“There’s one more waffle if anybody wants it!”, called mom from the kitchen. All around the dining room table the kids and dad sat looking quite full, with only syrup and crumbs on their plates. “I think everybody’s full, Sweety”, dad called back, the children’s nodding heads confirming his observation. Mom appeared a minute later with her glass of orange juice and sat down between Amber and Meghan. “So what shall we do on such a fine Saturday?”, dad asked everyone. “What do you think, Honey?”. “Well”, said mom with a smile on her face, “I was thinking that if everyone gets their chores done and then helps give the van a bath that maybe…just maybe we could go to the movies”. ‘Hoorahs!’ and ‘woohoos!’ came from all around the large, wooden table. “That’s an awesome idea!”, said the two younger boys Ethan and Andy, almost in unison. “Alright then, kiddos, you guys clear your places while your mom and I decide what chores need done”. Ethan, Andy, Jeremy, Meghan, and Amber quickly scooted back their chairs and began to carry their plates and silverware to the kitchen. “Here, let me carry your plate for you, Amber”, Meghan said. Amber was only six and still had a little trouble when trying to carry too many things at once. With the kids all down the hall, dad rubbed his full tummy and said “Okay mom, what do we need to accomplish before we go out today?”. “Well”, replied mom, “I have to go pick Chrissy up from her friend’s house later. Besides that, let’s get three of the kids to do the dishes and the other two on the bathrooms, then they can all work on the van together”. “Sounds good to me”, said dad.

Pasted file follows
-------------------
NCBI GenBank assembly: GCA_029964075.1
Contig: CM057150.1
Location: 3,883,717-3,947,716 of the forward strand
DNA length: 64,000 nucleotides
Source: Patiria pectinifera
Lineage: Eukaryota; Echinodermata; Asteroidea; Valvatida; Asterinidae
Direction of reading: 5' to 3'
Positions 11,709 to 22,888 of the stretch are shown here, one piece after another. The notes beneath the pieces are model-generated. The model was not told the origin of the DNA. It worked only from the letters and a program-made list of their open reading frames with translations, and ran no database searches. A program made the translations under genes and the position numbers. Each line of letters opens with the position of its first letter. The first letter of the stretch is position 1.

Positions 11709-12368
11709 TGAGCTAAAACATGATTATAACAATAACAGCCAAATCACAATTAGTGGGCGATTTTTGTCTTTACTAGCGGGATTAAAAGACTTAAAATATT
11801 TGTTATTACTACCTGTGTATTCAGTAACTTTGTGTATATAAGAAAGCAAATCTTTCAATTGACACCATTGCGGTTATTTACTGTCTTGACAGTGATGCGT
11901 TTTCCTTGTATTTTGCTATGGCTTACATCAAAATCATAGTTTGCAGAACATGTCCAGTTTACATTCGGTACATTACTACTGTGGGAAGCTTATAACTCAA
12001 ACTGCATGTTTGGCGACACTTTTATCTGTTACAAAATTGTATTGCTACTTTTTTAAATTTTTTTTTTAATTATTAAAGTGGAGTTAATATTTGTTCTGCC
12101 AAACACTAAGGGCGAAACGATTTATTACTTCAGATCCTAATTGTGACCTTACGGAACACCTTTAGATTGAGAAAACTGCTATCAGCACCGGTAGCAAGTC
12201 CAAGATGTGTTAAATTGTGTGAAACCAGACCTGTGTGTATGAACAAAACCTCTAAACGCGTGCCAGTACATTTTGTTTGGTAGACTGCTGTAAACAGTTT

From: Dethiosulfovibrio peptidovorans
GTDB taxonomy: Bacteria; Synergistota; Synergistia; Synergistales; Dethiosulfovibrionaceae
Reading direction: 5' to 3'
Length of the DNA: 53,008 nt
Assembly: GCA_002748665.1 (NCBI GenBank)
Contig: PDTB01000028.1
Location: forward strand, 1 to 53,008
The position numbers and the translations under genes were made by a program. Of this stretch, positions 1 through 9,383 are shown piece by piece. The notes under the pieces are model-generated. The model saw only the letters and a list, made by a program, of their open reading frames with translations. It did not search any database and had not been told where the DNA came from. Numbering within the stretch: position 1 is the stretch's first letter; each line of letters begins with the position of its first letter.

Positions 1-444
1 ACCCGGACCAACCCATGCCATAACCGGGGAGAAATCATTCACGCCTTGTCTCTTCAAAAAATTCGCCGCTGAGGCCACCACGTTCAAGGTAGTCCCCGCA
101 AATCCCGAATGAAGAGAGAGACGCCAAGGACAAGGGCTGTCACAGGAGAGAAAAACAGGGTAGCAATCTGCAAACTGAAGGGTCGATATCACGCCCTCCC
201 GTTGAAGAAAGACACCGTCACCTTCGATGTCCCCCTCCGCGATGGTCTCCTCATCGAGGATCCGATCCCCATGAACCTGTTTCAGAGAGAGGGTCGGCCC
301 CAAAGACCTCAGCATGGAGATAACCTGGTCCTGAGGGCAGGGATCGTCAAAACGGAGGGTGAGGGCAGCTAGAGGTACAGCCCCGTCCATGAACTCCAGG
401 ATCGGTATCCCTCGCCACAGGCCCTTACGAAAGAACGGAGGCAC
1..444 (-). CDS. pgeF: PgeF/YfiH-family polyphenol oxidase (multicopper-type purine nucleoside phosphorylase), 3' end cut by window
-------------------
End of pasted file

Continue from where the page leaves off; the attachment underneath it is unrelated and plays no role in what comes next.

After the chores were finished, the kids found dad outside with the garage door open. He had a large orange plastic bucket, two small buckets, a long handled brush, and several cloth gardening gloves. “What are the gloves for, dad?”, asked Andy. “Those are for you to wash the van with”, dad said smiling. “They’re left over from our gardening earlier this year so I figured you could use them instead of rags. Just dip your hand into the bucket then start rubbing”. “Sounds like fun”, said Meghan, and dad tossed everybody a glove. “Andy”, said dad with a wink, “you’re in charge of the hose, but no squirting your brothers and sisters, okay?”. “You can count on me”, Andy said, winking back. The kids went to work and had already surrounded the van, soppy white gloves rubbing the soapy vehicle all over when mom appeared with her purse and car keys. “I’ll be right back”, she told dad as she kissed him goodbye, “I’m going to get Chrissy now”. The children were too busy washing the van and ‘not getting wet’ to notice when mom left in the other car.